A plug takes two shapes. A function plug receives a connection and a set of options as arguments and returns the connection:

def hello_world_plug(conn, _opts) do
  |> put_resp_content_type("text/plain")
  |> send_resp(200, "Hello world")

A module plug implements an init/1 function to initialize the options and a call/2 function which receives the connection and initialized options and returns the connection:

defmodule MyPlug do
  def init([]), do: false
  def call(conn, _opts), do: conn

As per the specification above, a connection is represented by the Plug.Conn struct:

  host: "",
  path_info: ["bar", "baz"],

Data can be read directly from the connection and also pattern matched on. Manipulating the connection often happens with the use of the functions defined in the Plug.Conn module. In our example, both put_resp_content_type/2 and send_resp/3 are defined in Plug.Conn.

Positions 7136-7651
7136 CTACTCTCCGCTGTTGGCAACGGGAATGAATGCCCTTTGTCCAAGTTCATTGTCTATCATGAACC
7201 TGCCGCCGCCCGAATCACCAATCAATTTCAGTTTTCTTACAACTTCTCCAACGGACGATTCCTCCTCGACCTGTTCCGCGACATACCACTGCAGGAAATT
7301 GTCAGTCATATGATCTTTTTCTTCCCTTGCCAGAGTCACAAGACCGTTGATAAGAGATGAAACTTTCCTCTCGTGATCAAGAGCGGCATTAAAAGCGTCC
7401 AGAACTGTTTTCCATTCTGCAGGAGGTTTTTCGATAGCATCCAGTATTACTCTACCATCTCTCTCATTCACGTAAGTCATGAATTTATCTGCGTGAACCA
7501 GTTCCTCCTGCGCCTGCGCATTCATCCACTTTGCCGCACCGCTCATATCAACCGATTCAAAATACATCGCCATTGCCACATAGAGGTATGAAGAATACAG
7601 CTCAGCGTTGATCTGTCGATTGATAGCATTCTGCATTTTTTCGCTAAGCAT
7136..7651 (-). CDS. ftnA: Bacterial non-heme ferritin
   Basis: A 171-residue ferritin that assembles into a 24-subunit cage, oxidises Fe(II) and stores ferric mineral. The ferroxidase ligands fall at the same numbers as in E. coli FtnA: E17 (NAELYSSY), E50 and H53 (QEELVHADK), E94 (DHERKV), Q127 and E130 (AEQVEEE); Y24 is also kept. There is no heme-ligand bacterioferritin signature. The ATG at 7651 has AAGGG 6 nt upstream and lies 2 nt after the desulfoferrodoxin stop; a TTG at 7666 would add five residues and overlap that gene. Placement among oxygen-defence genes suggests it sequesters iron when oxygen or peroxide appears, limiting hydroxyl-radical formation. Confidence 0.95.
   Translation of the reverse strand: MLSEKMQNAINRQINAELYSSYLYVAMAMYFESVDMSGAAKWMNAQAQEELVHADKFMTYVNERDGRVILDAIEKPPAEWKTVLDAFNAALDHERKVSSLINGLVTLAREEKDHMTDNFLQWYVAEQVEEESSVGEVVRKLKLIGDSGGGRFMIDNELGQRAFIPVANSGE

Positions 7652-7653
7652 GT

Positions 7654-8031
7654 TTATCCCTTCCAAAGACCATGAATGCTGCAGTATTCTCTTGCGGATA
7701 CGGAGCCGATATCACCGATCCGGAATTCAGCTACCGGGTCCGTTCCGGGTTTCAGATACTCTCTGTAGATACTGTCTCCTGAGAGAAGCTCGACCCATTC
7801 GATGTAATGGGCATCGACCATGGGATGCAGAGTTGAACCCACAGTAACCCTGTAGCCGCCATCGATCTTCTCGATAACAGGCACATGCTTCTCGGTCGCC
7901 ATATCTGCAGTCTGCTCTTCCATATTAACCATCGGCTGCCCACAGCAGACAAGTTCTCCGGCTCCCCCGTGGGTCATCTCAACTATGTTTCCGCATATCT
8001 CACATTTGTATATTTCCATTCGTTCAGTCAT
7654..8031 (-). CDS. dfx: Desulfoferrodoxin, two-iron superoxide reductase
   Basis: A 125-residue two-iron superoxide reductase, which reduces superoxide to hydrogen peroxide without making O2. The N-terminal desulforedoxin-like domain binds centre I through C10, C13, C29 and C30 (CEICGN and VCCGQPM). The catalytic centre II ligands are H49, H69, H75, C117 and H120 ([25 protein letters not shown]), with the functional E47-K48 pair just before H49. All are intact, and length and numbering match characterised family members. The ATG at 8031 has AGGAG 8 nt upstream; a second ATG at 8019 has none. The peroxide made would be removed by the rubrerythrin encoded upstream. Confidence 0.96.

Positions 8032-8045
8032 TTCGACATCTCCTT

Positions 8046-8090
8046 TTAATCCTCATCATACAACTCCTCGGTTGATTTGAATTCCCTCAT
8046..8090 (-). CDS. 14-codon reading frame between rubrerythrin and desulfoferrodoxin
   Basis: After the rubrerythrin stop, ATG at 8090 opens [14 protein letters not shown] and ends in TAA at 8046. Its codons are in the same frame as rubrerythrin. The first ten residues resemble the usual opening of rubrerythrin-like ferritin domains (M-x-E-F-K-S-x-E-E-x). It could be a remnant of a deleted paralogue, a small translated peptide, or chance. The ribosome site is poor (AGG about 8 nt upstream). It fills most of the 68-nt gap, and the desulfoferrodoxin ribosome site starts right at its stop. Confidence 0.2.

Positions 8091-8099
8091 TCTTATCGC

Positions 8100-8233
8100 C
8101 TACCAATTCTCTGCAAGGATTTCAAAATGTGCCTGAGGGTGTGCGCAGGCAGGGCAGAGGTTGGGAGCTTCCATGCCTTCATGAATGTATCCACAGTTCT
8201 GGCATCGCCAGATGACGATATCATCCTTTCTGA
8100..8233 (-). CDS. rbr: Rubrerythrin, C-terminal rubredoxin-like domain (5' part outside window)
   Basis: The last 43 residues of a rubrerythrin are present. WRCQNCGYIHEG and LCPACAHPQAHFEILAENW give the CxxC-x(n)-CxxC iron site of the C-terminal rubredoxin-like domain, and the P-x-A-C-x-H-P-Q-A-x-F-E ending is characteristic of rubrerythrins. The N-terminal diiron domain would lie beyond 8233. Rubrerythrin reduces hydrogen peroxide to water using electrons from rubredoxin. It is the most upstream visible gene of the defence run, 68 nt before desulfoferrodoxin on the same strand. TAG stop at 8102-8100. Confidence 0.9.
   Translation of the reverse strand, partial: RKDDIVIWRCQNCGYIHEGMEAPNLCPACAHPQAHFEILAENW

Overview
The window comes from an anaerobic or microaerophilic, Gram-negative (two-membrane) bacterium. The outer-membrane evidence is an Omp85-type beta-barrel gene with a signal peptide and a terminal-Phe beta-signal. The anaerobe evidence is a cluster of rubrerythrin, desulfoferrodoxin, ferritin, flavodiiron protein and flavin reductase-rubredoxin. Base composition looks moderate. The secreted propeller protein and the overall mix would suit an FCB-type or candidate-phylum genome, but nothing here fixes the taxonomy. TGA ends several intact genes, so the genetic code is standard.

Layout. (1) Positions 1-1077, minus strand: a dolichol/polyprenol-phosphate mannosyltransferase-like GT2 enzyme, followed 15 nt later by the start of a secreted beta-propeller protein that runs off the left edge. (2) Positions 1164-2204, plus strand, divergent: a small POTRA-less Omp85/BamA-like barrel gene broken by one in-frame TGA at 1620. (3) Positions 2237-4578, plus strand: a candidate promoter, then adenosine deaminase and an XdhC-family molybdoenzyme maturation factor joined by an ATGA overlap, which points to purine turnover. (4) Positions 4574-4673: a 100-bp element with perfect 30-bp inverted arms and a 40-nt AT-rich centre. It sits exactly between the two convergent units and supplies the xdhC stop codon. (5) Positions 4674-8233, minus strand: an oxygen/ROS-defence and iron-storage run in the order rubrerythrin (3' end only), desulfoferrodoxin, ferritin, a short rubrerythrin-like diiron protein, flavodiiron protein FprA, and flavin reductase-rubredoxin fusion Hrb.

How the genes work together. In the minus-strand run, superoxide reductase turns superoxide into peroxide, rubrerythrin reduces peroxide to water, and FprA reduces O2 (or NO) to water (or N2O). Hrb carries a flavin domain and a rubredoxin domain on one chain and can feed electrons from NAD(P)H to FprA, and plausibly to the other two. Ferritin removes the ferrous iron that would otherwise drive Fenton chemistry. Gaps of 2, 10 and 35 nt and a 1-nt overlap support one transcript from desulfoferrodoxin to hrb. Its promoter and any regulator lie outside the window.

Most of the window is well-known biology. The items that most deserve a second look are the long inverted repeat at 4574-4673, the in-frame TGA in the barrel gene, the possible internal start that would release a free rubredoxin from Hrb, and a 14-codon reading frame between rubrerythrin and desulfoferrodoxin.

Remember that, as everything else in Elixir, a connection is immutable, so every manipulation returns a new copy of the connection:

conn = put_resp_content_type(conn, "text/plain")
conn = send_resp(conn, 200, "ok")

Finally, keep in mind that a connection is a direct interface to the underlying web server. When you call send_resp/3 above, it will immediately send the given status and body back to the client. This makes features like streaming a breeze to work with.



To write a "router" plug that dispatches based on the path and method of incoming requests, Plug provides Plug.Router:

defmodule MyRouter do